|CLASSIFIEDS||ADVERTISING||SPECIAL ISSUES||SPORTS||OBITUARIES||NORTHERN JOBS||TENDERS|
Calling ham radio buffs
Northern News Services
Published Friday, December 16, 2011
There are 20 society members scattered through the NWT, with the majority of them in Yellowknife.
Society president Chris Cameron said adding to their membership would help the society become more involved in the community.
"Like anything else, more membership means we can take part in more activities in the community, participate in events," Cameron said.
Many society members participate just for fun, but there are a couple of serious things they do.
"For the last 10 years we've been working with the Yellowknife Ski Club, we do the communications for the ski-loppett," said Cameron. "We keep track of all the skiers."
They also are available to assist the Canadian Forces in the case of an emergency such as a plane crash.
"If we want to get into emergency services further, more people the better," said Cameron.
The society also participates in the North American Field Day, a contest where regions face off to see who can get the most radio contacts from other ham radio stations. It was originally meant as a field exercise to make sure people are prepared for emergency situations to work with limited resources, such as power from a grid.
Organizers are also looking for a new space for the society, which currently operates out of room 129 at St. Patrick High School. One of the main problems with the venue, which the school donates free of charge, is accessibility, since they can't use the space if there are classes in session.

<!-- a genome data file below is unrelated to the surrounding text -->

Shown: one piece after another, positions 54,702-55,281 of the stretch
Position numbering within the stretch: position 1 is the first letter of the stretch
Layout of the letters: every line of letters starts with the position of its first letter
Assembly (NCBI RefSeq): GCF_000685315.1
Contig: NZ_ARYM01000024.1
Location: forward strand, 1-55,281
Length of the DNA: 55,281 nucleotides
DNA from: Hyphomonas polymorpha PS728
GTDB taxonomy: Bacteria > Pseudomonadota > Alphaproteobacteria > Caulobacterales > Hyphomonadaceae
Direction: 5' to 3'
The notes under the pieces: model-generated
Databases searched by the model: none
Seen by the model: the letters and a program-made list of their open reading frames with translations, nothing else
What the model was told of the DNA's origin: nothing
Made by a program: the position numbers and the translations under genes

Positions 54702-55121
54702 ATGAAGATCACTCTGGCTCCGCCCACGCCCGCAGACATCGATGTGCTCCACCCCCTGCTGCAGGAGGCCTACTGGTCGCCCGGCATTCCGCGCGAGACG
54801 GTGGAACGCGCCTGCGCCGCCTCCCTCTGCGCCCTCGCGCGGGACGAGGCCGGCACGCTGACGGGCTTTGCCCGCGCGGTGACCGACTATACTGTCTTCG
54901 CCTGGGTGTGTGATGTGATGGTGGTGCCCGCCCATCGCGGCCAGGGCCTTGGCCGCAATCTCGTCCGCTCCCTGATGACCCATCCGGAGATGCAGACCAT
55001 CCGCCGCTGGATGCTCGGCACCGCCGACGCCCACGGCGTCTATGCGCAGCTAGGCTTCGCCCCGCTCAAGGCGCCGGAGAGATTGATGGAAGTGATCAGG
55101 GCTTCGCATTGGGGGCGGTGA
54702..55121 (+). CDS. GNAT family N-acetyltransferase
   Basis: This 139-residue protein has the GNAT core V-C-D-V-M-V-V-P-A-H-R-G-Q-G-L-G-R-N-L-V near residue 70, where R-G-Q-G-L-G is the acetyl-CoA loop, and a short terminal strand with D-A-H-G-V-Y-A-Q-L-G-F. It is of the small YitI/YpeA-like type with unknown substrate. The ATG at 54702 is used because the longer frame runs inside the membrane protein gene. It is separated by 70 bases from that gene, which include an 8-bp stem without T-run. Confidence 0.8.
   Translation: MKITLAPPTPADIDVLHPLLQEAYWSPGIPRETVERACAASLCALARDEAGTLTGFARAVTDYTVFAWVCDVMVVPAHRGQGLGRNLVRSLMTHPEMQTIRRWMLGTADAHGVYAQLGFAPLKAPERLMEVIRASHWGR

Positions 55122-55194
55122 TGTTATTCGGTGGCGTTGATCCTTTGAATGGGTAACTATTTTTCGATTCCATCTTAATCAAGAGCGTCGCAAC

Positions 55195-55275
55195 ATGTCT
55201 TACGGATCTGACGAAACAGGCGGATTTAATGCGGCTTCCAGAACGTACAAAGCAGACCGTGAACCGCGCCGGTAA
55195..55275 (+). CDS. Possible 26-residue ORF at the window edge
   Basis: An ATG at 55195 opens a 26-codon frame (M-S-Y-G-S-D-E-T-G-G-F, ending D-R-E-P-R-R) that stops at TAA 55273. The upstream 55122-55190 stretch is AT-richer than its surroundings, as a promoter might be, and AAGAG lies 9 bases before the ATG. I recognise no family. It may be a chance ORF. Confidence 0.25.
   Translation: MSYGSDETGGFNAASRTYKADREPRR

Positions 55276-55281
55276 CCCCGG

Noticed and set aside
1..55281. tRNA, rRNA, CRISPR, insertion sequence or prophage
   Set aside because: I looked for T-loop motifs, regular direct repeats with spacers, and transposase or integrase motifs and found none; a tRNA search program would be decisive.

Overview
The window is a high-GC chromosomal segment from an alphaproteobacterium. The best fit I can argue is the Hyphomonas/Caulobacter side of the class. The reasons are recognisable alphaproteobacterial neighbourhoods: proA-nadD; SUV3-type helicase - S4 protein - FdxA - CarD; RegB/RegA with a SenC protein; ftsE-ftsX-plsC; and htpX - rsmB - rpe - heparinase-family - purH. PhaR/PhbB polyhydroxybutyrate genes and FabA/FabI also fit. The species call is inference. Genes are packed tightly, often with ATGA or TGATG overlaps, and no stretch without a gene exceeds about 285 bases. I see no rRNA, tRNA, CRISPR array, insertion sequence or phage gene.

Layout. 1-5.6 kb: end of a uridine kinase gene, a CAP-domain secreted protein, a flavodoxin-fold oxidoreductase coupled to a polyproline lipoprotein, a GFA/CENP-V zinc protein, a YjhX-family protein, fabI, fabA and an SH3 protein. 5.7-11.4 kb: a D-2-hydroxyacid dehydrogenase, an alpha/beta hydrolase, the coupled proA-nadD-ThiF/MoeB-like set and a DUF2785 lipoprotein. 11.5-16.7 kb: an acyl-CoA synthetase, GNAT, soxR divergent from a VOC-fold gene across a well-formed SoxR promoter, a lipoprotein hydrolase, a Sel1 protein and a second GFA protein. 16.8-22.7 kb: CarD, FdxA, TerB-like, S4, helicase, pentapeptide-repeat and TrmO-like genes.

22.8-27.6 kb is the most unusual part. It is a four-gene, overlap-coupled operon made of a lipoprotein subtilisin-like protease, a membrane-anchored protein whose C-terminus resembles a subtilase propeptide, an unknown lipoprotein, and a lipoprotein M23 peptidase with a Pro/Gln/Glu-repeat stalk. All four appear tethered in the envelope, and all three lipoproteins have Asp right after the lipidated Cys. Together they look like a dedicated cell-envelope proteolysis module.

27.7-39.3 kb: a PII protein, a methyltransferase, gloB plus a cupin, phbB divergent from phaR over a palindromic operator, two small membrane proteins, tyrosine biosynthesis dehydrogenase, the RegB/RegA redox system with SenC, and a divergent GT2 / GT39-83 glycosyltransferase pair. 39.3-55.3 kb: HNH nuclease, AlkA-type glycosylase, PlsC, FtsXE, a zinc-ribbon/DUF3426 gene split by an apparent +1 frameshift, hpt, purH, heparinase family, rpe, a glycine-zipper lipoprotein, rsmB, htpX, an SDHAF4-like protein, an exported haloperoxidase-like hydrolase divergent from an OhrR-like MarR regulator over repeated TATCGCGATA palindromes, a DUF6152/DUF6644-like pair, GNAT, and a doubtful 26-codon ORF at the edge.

"We would like to get a road-accessible site. We can provide our own power and our own heat, we want to have some real estate available so we can put up towers and wire antennas, but it can't be too close to the airport or any place where there's aircraft flying and we want it to be away from other sources of interference," said Ron Thompson, vice-president of the society. He said they have considered an area near Con Mine as well as the curling club, and have contacted Environment and Natural Resources, Municipal and Community Affairs and the Department of Public Safety, but haven't had any luck, yet.
"The curling club is right on the edge of town. It's got a tower they aren't using so much, it's away from urban areas. It's well situated if you needed to provide emergency services between the hospital and city hall," he said.
The society also has a training component, in which those who want to learn the hobby can receive their Basic Amateur Radio Operator's Licence. Membership is free for the first year, which becomes $45 a year for a family and $30 for an individual in the second year.
Bob Johnson has always had an interest in electronics and radio, and is a relatively recent member of the society, which has been in operation since the early 1980s.
"A couple years ago I took a course, got my licence and I've been doing that since," said Johnson.
"It's interesting. I think it's a little out of the mainstream these days with cellphones and that kind of stuff, but I find it interesting and there are lots of people around who like it."
Those interested in learning more can find society members hanging out at Tim Hortons on most Sunday mornings at 9 a.m.